Most of the advisors we work with manage family wealth. You’re seeing more and more people migrate to this assets under management (AUM) practice – and, why not?! It’s a great business model, and you’re helping people build and manage their personal wealth.
But I have a question. Are you walking by AUM that is right under your nose? I might be bold in saying this, but you likely are!
The reason is simple. Most practices are managing wealth for individuals and families – many of these folks are business owners. I’ll give you a hint: Are you managing their corporate assets as well? Or, are you letting those assets walk right out of your office?
Literally BILLIONS of dollars are sitting in the coffers of businesses, earning next to nothing. Law offices, construction firms, farms/ranches, plumbing and heating firms – it doesn’t matter the type of company. Let’s be real. Most businesses have a lot of cash sitting on the sidelines, whether it’s in reserves, being held for bonding requirements, or just sitting in a rainy day, feel-good fund.
Unfortunately, they are earning 0.0 percent on that cash if it’s in a bank … OK, maybe 10 basis points at the most.
Aside from holding your clients’ business cash for next to nothing, banks are doing something else that’s worth paying attention to … They’re holding assets in Bank-Owned Life Insurance (BOLI). BOLI is simply an institutionally priced life insurance policy for banks’ Tier 1 capital.
Why do they use it? I’ll give you two reasons:
Are banks smarter than other organizations of that size? Why don’t other businesses use these types of products? Because they do exist!
At Ash Brokerage, we have three different highly rated companies that offer BOLI-type products for businesses – from “mom and pop” companies up to large corporations. They can take $100,000 deposits, or we’ve participated in placements that have approached eight figures.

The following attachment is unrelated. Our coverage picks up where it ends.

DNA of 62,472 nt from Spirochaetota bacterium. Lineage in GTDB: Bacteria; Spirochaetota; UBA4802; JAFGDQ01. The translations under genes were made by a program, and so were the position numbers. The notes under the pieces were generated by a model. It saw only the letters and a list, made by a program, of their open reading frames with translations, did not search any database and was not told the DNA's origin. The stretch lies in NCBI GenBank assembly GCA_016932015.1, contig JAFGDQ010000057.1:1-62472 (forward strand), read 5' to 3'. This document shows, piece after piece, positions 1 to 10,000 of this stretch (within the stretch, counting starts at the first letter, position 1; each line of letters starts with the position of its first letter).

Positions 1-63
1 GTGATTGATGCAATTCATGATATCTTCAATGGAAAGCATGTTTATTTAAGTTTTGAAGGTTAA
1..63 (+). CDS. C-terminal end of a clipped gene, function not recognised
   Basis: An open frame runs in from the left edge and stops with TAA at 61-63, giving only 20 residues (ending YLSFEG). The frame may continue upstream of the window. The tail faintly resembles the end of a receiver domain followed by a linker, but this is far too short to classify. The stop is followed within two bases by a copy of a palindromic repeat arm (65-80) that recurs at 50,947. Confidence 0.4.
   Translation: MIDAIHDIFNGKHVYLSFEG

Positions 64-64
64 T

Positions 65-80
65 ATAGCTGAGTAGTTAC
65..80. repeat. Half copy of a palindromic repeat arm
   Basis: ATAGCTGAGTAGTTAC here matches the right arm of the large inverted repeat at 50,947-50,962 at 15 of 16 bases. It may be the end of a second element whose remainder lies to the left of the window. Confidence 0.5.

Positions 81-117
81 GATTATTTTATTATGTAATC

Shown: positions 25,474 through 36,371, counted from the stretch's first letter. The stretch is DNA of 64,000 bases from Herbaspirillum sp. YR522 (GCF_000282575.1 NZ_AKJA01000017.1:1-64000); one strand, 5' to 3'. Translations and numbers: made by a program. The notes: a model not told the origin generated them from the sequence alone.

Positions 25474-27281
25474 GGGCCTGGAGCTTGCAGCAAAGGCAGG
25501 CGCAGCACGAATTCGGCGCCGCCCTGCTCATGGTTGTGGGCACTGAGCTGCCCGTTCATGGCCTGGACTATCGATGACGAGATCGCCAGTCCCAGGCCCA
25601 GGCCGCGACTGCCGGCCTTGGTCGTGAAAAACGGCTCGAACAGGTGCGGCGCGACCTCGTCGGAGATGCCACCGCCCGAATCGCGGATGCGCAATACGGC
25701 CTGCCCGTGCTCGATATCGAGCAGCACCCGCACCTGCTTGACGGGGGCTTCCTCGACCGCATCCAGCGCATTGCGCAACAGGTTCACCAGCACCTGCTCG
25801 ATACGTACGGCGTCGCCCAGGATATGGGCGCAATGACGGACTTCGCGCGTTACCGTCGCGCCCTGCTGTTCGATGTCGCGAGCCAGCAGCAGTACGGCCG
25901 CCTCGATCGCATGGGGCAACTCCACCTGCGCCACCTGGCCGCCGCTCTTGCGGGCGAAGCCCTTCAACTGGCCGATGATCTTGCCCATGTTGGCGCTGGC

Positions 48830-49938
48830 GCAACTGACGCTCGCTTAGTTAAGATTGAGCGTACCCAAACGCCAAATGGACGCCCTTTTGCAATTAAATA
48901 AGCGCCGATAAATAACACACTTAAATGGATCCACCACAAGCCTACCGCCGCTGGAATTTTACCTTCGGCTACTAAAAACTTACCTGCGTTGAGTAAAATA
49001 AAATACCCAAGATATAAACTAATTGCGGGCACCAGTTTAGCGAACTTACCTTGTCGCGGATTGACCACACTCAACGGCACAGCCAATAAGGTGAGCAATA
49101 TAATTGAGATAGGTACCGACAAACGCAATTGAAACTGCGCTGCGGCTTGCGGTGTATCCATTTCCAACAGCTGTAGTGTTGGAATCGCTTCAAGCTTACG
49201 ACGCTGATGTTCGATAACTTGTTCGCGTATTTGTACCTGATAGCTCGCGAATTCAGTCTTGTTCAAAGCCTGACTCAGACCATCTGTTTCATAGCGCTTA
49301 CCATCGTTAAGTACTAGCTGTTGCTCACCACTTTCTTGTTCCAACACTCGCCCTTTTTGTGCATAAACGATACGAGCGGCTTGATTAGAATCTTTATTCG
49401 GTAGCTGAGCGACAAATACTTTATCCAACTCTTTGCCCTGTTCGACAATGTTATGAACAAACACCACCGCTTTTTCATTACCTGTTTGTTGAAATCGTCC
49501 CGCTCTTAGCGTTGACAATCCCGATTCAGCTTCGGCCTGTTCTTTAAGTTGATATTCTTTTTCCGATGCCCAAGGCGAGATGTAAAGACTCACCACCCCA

All you have to ask your business owner clients is one thing:
“Do you routinely have significant cash balances sitting in your company? If you do, I’d like to show ways to put that money to work and use the same instruments that more than 82 percent of the largest banks in the country use.” (Oh, and the yields can be 2.5-3 percent NET of all costs … That’s a lot better than 10 basis points!)
Trust me, you will get a lot of interest if you ask! And when you do, please contact me or one of my team members on the Ash Brokerage Advanced Markets team – we will customize a design for you and your business owner clients.
Take a closer look at this solution and see the numbers for yourself – join us for a webinar on this topic at 10 a.m. August 28.
*2017 Equias Alliance/Michael White BOLI Holdings Report: http://www.equiasalliance.com/2017-equias-alliance-michael-white-boli-holdings-report
Friday the 13th is a few days away, but now is not the time to panic. On this day that’s so often associated with bad luck and superstition, it would be easy to focus on sad stories where the lack of insurance protection exposed consumers and their families to overwhelming risk.
Instead, let’s talk about how diligent advisors can collaborate with insurance specialists at Ash Brokerage to help clients protect their hard-earned assets. Insurance should be sold on need, not scare tactics, so let's take a look at some typical consumer insurance needs.
As executive vice president of life sales distribution, Bob Klein is responsible for all of Ash Brokerage’s life, long-term care and disability income insurance sales. He is driven by his desire to help others get the most out of their natural gifts, and he gets the most satisfaction from seeing others grow and succeed.
Do you have clients who are business owners? Then you should be asking them some key questions: